Attention Snowbirds!

Arizona is a state perfect for snowbirds because of the warm weather all year round. Many older adults from cold weather states flock to Arizona for the winter months, and tend to own property (i.e., pay taxes) in both states they reside in. Being an older taxpayer in two states is an especially strong reason to be on top of your estate plan. Read this article explaining everything you need to know on the topic.

BOSTON (CBS) – Being a snowbird like my Juncos, six months south and six months north, could be a great life style in retirement but one place will need to be your legal residence. Basically, where are you from? Or even easier, where do you have the right to vote?

And it’s the laws of that state which will dictate your estate planning. If you have lots of money you will want to decide which state would be advantageous to die in.

The Federal exemption, the amount you can give away without incurring federal estate taxes this year, is $5,450,000. So most individuals dying between now and December need only worry about state estate taxes.

Check the estate tax laws of the state you are considering moving to. Many states do implement an estate tax or an inheritance tax upon the death of their wealthy residents.

Massachusetts changed their estate laws several years ago and the exemption is now $1 million. So if your estate is larger than $1 million you could owe Massachusetts estate taxes.

Florida, always wanting to lure more residents from the north, does not have an estate tax per say. They do, however, have other taxes due upon your death. New Hampshire has no estate tax.

You may own property and pay real estate taxes in both states, have bank accounts in both states, register cars in both states, buy insurance in both states but you really only live in one state and you are visiting the other state.

Owning property in different states may require your heirs to go through the probate process upon your death in more than one state. Setting up a trust and having the trust own the real estate may make the transfer of property easier upon your death.

Snowbirds should also consider executing a Durable Power of Attorney for each state so if they do need legal or financial decisions made by another the documents are in place to help. This is a must do if you have property or bank accounts in both states.

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You can hear Dee Lee’s expert financial advice on WBZ NewsRadio 1030 each weekday at 1:55 p.m., 3:55 p.m., and 7:55 p.m.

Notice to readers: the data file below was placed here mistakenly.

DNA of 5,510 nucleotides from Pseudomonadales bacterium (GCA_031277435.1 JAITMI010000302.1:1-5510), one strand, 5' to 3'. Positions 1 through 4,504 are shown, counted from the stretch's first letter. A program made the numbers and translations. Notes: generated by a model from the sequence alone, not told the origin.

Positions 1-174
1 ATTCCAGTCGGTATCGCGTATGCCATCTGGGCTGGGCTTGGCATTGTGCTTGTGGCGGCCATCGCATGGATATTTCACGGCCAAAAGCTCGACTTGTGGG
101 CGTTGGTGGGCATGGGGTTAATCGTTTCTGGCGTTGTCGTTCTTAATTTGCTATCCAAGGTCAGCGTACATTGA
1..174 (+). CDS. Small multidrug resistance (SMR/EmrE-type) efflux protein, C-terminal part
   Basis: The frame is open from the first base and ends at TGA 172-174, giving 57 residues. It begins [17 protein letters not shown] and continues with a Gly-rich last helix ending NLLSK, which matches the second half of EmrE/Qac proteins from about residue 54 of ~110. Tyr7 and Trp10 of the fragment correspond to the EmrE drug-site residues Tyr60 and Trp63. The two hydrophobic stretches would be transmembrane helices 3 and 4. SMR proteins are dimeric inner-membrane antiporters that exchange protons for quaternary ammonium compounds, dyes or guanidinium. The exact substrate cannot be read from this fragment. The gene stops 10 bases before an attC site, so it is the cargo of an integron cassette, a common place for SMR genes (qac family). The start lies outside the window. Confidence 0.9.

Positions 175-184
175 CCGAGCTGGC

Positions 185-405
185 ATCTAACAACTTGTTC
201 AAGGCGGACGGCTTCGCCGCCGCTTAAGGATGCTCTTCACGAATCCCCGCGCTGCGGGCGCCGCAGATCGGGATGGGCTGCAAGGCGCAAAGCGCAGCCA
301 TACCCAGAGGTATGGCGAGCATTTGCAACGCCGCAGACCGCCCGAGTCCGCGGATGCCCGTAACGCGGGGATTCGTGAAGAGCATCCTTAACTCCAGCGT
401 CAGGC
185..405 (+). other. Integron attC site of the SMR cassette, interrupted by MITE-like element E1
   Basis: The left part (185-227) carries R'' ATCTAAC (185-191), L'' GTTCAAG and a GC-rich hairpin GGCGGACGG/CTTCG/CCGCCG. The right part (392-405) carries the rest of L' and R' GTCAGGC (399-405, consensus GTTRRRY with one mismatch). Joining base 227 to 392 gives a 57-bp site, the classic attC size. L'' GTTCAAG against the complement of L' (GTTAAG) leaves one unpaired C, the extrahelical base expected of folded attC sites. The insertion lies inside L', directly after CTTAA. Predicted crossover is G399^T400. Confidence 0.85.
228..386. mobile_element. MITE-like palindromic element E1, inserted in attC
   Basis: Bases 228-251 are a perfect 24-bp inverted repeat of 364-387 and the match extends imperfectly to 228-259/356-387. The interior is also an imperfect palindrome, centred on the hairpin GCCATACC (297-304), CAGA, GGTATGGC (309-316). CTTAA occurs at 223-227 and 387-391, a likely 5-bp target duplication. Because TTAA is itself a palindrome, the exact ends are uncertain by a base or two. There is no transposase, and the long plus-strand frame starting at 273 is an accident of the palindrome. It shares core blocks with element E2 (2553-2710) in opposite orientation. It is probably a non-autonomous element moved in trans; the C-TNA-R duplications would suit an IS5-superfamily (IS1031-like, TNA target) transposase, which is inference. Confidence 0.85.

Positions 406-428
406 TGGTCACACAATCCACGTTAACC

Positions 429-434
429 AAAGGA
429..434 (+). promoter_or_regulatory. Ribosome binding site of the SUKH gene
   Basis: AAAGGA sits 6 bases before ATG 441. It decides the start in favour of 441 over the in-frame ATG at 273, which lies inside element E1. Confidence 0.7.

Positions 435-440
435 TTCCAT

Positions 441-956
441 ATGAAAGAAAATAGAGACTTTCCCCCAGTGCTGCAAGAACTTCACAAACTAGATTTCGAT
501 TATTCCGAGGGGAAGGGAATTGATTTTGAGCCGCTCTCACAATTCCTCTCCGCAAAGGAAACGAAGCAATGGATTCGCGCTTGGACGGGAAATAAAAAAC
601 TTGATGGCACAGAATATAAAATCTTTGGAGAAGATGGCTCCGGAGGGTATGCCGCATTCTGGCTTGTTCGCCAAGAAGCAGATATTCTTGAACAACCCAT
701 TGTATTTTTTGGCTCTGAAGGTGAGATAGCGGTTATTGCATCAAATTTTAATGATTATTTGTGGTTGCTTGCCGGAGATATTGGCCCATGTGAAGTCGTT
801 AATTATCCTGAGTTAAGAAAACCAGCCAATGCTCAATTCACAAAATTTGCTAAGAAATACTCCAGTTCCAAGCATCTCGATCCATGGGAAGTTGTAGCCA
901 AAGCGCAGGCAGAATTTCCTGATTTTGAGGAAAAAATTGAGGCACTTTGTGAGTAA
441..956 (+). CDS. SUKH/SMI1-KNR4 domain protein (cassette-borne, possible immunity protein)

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Source: http://boston.cbslocal.com/2016/10/14/snowbirds-protecting-your-estate-while-living-in-two-states/

The Important Step That’s Sometimes Forgetten

If you are getting remarried there are a few additional things you need to consider since your first marriage. One of those things is changing your estate plan and will. Modifications need to be made noting of changes since your divorce and if you are gaining step-children that you want involved. Check out this informative article highlighting what else you should consider regarding your estate plan.

Revise your power of attorney and health care directives. More documents to update, if you don’t want an ex-spouse as your agent. Already switched? “Make sure the power of attorney lists who they want as guardian,” said Scroggin. Otherwise, he said, a new spouse or other relative may be able to successfully petition a court for guardianship even if he or she is not the listed agent on the power of attorney.

Watch titling. Another case where your will won’t matter: Assets titled as joint tenancy with rights of survivorship, tenancy by the entirety or community property with rights of survivorship pass automatically to the surviving owner. Review existing assets to ensure ties with an ex-spouse are severed, Fosselman said.

If you want certain accounts or property to go to someone other than your spouse, title those accordingly, he said — or keep them separate as you merge finances.

Use prenups, postnups and waivers. Such agreements can often be worded to limit the rights automatically afforded to spouses, such as the right to take an elective share in your estate even if they are not mentioned in the will.

Account for personal property. Tangible personal property often ends up with the new spouse. If you want to make sure your family heirlooms or other items of sentimental value go to a specific person, specify that in your will, Scroggin said. But he warned that even with a mention, it can be hard for heirs to prove which property you intended to pass on.

Source: http://www.cnbc.com/2016/10/14/remarrying-update-your-estate-plan.html